In 2016, at JPMorgan alone, the compliance and regulatory headcount grew to 43,000 compared with 23,000 in 2011. All of these costs end up being passed on to the customers. The trend will continue.
Meanwhile, the financial industry has been threatened by a flurry of innovation and increased competition from new fintech firms applying technology to provide new innovative products and services for an ever more demanding, digital savvy customer base.
From both perspectives, financial firms must drive down costs and improve the efficiency and effectiveness of their operational processes. That’s also true for regulators and governments.
One glance at the gig economy such as Uber and AirBnB and it is clear governments are unable to catch up with disruptive implications until long after new services are established. How government and regulators function needs to change in order to be aligned with and responsive to new technologies and businesses.
In contrast, current compliance systems are rife with manual, repetitive and tedious tasks. Some of these processes are a result of laws which demand a certain technology - or even paper - be used. Other inefficiencies are simply a result of a failure by lawyers and compliance professionals to innovate.
In Australia, the Financial System Inquiry outlined the need to weigh the costs and benefits of new regulation adequately, the need to look for other solutions before applying regulation, or the possibility, because these processes are not being applied adequately, Australia is potentially over regulated.
At the intersection of regulation and technology lies a phenomenon accelerating the pace of change and reshaping the fintech industry’s status quo – RegTech, the use of new technologies to solve regulatory and compliance requirements more effectively and efficiently.
The same technologies being used to disrupt the financial services industry can be used to add value – including, for example, being able to get a customer up and running more quickly or having more accurate Anti-Money Laundering screening to improve efficiency and customer satisfaction.
Here are the most promising trends:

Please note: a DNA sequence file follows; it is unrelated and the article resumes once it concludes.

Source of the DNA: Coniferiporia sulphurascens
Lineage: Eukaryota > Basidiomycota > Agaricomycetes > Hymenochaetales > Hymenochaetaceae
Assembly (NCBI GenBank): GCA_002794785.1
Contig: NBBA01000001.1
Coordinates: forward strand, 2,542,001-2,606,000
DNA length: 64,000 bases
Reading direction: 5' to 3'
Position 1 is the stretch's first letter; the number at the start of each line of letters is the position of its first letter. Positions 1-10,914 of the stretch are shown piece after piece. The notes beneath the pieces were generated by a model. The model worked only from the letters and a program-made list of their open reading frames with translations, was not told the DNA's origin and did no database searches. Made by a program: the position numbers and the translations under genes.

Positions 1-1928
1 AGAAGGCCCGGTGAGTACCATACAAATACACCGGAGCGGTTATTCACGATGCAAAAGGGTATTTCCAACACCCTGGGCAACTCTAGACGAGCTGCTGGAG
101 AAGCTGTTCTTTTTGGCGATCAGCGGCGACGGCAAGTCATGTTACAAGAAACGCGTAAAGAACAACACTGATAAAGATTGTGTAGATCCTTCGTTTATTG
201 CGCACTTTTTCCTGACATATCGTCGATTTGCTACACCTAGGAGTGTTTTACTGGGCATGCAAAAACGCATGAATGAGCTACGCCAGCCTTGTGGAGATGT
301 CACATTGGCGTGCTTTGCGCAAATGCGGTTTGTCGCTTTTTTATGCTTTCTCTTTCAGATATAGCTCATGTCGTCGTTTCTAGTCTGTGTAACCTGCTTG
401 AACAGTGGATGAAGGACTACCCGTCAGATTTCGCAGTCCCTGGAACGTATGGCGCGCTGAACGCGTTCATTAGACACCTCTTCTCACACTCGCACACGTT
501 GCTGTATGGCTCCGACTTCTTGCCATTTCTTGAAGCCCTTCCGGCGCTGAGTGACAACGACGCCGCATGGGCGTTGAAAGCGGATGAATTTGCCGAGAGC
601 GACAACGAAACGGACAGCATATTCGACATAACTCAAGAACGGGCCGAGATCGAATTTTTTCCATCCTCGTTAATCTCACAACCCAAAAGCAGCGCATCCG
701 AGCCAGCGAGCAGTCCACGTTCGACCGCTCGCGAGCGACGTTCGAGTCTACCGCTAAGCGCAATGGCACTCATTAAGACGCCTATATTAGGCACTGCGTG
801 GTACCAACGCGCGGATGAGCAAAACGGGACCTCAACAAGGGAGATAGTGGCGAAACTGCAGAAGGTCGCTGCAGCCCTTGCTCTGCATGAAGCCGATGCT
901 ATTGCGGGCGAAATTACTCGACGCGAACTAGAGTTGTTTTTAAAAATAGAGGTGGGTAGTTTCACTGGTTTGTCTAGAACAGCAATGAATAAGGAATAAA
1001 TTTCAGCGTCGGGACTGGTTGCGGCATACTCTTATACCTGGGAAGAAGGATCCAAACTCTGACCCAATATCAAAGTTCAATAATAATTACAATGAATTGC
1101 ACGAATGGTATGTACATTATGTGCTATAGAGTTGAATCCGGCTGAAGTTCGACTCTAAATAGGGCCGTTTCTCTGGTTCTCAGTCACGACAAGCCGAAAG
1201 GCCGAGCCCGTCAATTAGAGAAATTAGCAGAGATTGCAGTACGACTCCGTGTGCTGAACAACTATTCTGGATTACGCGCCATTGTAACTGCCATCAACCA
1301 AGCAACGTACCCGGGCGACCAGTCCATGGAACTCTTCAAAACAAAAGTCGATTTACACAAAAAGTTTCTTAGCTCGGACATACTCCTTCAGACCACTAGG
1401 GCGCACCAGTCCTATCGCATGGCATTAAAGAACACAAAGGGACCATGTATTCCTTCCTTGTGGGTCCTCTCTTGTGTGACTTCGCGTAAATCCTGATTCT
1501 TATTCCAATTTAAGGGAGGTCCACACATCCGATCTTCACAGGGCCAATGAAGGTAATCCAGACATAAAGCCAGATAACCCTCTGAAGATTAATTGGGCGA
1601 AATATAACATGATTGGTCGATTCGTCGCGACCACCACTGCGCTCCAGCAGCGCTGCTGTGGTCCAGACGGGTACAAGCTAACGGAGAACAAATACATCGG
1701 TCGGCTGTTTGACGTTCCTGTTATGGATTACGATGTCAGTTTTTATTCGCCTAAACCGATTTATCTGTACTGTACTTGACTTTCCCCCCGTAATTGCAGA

Artificial intelligence (AI)
Consider Anti-Money Laundering (AML). Current systems flag transactions of certain amounts or currencies or block transactions with certain countries. The system is labour intensive as human intervention is required to resolve false positives.
AI is trained to learn from transactions, cross check a wide array of channels and data sources, analysing when and where the customer attempts to transfer money, while comparing results with other social data to detect unusual behavior far more efficiently and cost effectively.
Australia is leading the way in open data for tax compliance, publishing a list of total income, taxable income and tax payable for Australian public, private and foreign private entities for the 2013-14 income year.
Yet it is missing a great opportunity in opening further data points such as registry. NZ has paved the way with a great initiative on open data which has created a more transparent and efficient system which not only gives insights into companies but can also add a layer of analytics to understand and predict trends.
Distributed ledger technologies (DLT)
A distributed ledger is an asset database shared across a network of multiple sites, geographies and institutions.
One key feature of such blockchain technology is a distributed database only allows users to ‘append’ operations not ‘amend’ or ‘delete’.
All participants within the network can be guaranteed to have an identical copy of the ledger. The primary objective of blockchain based applications is to establish a shared source of truth for all actors on the network even if they have conflicting agendas.
One powerful consequence of this is disintermediation – by removing the entity in the middle, faster delivery, enhanced trust, a lower cost per transaction, a better customer experience and improved bottom line is achievable.